Pennsylvania Commonwealth microbiologist Karen Zimmerman, prepares a master mix for PCR inside the extraction lab at the Pennsylvania Department of Health Bureau of Laboratories on Friday, March 6, 2020.
Coronavirus spreads in Pennsylvania, as cancellations grow
The Associated Press
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Pennsylvania confirmed more cases of the new coronavirus Tuesday, as more schools canceled classes, travel or events and the city of Philadelphia discouraged gatherings of more than 5,000 people, including professional sporting events and the St. Patrick’s Day parade.
The state Department of Health reported one more positive test for the virus in Montgomery County, while Philadelphia reported its first. That brings the statewide total to at least 12, amid growing reports of people contracting COVID-19 while in Pennsylvania.
A look at the latest developments in the spread of the new coronavirus in Pennsylvania:
What we know
The state Department of Health said all of the people who have tested positive in the state live in eastern Pennsylvania. Before Tuesday, the cases reported were people believed to have contracted it by traveling outside the state or country.
However, authorities said Tuesday that people have contracted the virus while inside Pennsylvania, and Montgomery County officials said the source of one person’s virus was still a mystery.
One case is an 18-year-old student at Germantown Academy in suburban Philadelphia who tested positive after one of her parents tested positive earlier this week, Montgomery County officials said.
Philadelphia officials also confirmed the city’s first case of COVID-19 on Tuesday. City officials are not encouraging school closures, but they are urging people not to attend events of more than 5,000 attendees, including professional sporting events and the city’s St. Patrick’s Day parade.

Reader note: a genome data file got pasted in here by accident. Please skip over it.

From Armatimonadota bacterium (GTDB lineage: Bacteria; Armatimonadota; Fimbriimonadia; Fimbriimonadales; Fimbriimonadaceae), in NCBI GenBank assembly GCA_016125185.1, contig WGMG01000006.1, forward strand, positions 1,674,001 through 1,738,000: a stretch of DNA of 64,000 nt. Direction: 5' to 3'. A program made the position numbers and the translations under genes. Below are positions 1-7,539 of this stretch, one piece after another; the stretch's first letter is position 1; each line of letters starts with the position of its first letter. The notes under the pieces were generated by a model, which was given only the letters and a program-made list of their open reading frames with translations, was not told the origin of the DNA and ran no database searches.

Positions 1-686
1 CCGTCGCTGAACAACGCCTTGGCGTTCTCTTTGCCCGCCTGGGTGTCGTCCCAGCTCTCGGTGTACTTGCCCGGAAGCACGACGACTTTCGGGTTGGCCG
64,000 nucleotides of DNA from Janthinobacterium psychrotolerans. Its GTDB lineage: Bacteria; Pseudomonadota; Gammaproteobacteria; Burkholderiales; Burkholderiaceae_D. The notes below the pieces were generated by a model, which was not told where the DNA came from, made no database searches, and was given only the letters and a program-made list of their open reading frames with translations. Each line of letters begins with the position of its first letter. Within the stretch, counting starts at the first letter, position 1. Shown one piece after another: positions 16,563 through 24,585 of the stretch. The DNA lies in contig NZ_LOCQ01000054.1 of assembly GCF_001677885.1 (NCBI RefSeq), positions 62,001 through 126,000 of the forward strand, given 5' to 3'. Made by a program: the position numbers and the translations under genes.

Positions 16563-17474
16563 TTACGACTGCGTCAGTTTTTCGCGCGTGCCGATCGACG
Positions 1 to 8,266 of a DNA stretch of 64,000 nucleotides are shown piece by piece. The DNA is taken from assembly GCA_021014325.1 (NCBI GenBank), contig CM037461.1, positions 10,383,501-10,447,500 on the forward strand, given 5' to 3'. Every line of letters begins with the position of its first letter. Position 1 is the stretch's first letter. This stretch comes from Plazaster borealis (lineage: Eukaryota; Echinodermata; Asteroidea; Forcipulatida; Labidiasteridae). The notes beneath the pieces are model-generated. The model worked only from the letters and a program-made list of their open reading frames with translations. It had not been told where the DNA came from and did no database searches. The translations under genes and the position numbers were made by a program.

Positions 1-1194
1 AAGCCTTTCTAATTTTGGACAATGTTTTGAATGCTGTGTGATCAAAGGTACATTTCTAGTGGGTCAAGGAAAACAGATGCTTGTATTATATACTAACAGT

According to the state, eight people who tested positive are residents of Montgomery County, including one identified by Children’s Hospital of Philadelphia as a cardiologist working at a King of Prussia facility. At least three — including the cardiologist — were hospitalized Tuesday and the rest were at home in isolation, officials said.
Health Secretary Rachel Levine isn’t recommending that large gatherings be canceled.
For most people, the new coronavirus causes only mild or moderate symptoms, such as fever and cough. For some, especially older adults and people with existing health problems, it can cause more severe illness, including pneumonia.
The vast majority of people recover from the new virus. According to the World Health Organization, people with mild illness recover in about two weeks, while those with more severe illness may take three to six weeks to recover.
What we don’t know
The Department of Health is giving few details about patients. It is not saying how many samples it is testing, how many negative tests it has taken or how many people it is monitoring under quarantine. It is also not saying where precisely someone traveled when they were exposed.
At least three medical personnel who treated people who tested positive have also been quarantined, newspapers have reported.
West Chester University and Bucknell University both announced Tuesday that they are suspending in-person instruction for the rest of the semester. At West Chester, courses will resume online March 30. Bucknell’s classes will resume online Thursday.
The 2020 Northeast Regional Science Olympiad at Penn State Wilkes-Barre, an annual event scheduled for Wednesday that draws more than 800 students in the region, was canceled.
The University of Pennsylvania is prohibiting all future university-related travel and curtailing large university events at least until April 17. Penn Medicine has prohibited all faculty, students and staff of both the Perelman School of Medicine and the University of Pennsylvania Health System — where at least one coronavirus patient is hospitalized — from participating in large gatherings.
Some large universities, including Penn State, are on spring break, although Penn State is requiring a 14-day quarantine period for students or employees returning from a country where COVID-19 is widespread before they return to campus. Bloomsburg University, meanwhile, said Tuesday it is extending spring break by one week, with classes to resume March 23.
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